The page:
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Slaubaugh’s Scoop: Klieman’s Lasting Impact

Dan Slaubaugh caught up with former Bison Tre’ Dempsey to discuss the impact Chris Klieman had on him and the North Dakota State football program.

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Photo By Paul Flessland

Former North Dakota State head football coach Chris Klieman is now the head honcho at Kansas State University after a phenomenal run in Fargo.

 

After the news broke that Klieman was named head coach at K-State, I caught up with former free safety Tre’ Dempsey to discuss what Klieman meant to North Dakota State, what kind of person K-State is getting, what’s next for the Bison and much more.

Dempsey had no shortage of accolades in his time as a Bison. He made 44 consecutive starts at free safety over his final three seasons, was a two-time FCS All-America first team pick by the American Football Coaches Association, was tied for second in NDSU history with 16 career interceptions and finished fifth with 42 career passes defended.

And the thing he’d tell you he’s most proud of: he was part of five Missouri Valley Football Conference championship teams and four NCAA national championships.

Now, the interview…

Tre’, you were part of three national championships with Klieman. How would you describe your experience playing under him at NDSU? 

“Great question, Dan. I was actually a part of four championships with Klieman – three with him as head coach and one as defensive coordinator – where he coached the defensive backs before he became head coach. My freshman year, I redshirted – he was my guy. Taught me the game in extreme detail and held me accountable for all my actions, good and bad, which helped me become a man. I respect Coach Klieman so much as a person, coach and father figure.

How much did Klieman help your development as a defensive back?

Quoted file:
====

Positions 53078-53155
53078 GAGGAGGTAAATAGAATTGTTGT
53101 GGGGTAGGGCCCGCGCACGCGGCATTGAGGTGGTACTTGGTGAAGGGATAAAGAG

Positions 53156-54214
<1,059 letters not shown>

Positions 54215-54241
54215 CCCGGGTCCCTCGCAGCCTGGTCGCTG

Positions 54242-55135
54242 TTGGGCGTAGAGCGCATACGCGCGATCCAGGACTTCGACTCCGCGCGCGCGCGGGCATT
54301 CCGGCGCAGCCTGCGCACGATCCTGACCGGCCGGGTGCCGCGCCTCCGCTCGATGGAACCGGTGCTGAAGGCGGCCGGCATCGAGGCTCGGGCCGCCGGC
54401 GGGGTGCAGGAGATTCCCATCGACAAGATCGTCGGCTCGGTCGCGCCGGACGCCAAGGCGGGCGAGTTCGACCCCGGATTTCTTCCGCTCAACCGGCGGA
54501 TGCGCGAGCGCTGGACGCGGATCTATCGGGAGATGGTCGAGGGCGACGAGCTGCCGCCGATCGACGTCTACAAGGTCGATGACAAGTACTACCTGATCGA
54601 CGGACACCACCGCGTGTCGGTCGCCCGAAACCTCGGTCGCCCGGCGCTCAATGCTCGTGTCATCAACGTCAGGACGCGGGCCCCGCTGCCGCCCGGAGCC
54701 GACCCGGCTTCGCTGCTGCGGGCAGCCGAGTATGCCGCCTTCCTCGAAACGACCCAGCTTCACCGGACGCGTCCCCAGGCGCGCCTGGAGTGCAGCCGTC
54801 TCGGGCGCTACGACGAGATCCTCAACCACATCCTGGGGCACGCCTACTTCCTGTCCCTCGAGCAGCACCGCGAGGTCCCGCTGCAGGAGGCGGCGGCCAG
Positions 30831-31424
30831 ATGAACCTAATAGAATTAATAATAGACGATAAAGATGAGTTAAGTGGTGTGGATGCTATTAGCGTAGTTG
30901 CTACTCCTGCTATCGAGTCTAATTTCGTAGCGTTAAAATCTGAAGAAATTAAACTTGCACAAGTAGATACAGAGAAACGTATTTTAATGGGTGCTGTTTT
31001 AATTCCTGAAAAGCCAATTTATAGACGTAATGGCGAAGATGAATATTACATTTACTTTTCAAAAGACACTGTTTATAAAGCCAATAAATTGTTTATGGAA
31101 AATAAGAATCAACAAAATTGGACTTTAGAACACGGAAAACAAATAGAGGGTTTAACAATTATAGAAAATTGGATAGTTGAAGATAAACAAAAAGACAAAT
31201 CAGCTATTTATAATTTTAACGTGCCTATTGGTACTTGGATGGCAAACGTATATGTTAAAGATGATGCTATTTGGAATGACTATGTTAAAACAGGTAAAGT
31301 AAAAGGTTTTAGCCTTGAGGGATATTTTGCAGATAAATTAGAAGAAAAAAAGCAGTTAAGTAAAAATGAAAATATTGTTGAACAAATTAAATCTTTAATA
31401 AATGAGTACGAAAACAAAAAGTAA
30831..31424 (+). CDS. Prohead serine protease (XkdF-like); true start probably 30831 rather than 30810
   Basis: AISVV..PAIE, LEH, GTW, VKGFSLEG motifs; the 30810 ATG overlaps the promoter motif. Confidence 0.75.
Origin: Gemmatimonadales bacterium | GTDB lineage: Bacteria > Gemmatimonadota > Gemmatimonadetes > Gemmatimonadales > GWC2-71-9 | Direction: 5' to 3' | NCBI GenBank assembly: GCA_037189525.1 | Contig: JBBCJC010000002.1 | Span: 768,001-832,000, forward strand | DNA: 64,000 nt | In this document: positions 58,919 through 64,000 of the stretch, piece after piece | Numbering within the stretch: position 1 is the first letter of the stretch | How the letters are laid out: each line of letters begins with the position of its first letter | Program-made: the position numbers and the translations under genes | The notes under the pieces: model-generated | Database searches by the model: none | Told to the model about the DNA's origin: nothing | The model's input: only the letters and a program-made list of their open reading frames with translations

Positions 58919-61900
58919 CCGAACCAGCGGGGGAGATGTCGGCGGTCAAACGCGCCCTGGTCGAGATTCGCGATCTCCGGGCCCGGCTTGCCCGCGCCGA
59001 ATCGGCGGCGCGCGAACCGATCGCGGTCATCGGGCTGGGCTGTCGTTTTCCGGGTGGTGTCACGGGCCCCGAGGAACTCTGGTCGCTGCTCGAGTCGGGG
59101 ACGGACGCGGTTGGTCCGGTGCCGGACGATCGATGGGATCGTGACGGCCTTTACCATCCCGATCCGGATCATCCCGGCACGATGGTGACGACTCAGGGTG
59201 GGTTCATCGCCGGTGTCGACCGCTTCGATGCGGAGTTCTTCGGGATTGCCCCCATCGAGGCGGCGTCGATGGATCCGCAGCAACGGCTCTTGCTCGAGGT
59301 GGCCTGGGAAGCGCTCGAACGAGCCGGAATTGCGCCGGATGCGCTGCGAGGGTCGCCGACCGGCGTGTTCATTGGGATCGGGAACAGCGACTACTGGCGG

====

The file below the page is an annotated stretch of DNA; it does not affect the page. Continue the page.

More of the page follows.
Klieman helped my career tremendously. When I watched film with him, I was paying so much more attention to the details. And those small details added up and took me from a good young, raw player to a great disciplined, mature player and leader.

During your college career, you dealt with a coaching change after Craig Bohl left for Wyoming in 2013. That was a momentous time period for NDSU football, but one that the Bison drove through thanks to the leadership of Klieman. How confident are you that NDSU can overcome another coaching change and continue to thrive?

When Coach Bohl left in 2013, I was just a youngin’ in the program and didn’t even know what it meant to be a Bison. But through that experience, I learned that the culture we have at NDSU was created before I was even born. I talk to the older guys, and the same discussions I have with my teammates, I have with them – even though they are sometimes 40 years older than me. NDSU will be fine. We’ve been working hard here for centuries now and won’t stop because we lost a great coach.

What do you have to say to those who question whether Klieman can make the jump from the FCS level to a Power 5 FBS program?

Well, I’d tell people who don’t think he can coach Power 5 to check his resume. Whether he was the defensive coordinator or head coach, every time he’s played a Power 5 at NDSU, he’s won. And after that, I’d say that the guy is just a football genius. I’ve witnessed him outsmart many coaches, and I’ve seen some of the schemes coaches run at Power 5 schools, and some of them are garbage; their athletes save them half the time from looking stupid. So when you give him these Power 5 athletes with his knowledge of the game, watch out.

If you were speaking to Kansas State fans, how would you describe the coach they’re getting? 

K-State is getting a hard-working coach who hates to lose more than he loves to win. Everybody can’t understand that, but winners do, and that’s what Klieman is. He is a great man off the field and a good person at heart. He’s genuinely a good person and wants to help players become great as much as he can. Just a natural born leader.

One final question, Tre’. Personally, what kind of effect did Klieman have on your life? 

Klieman was a second father figure in my life. I call his kids “my brothers” and his wife “mom.” He helped me become a man along with the Bison, and that’s something I’ll always respect him for. He also gave me the knowledge I needed to become a playmaker and All-American. If he ever called me needing anything, I’d do it. No questions asked.

Slaubaugh’s Scoop: Klieman’s Lasting Impact
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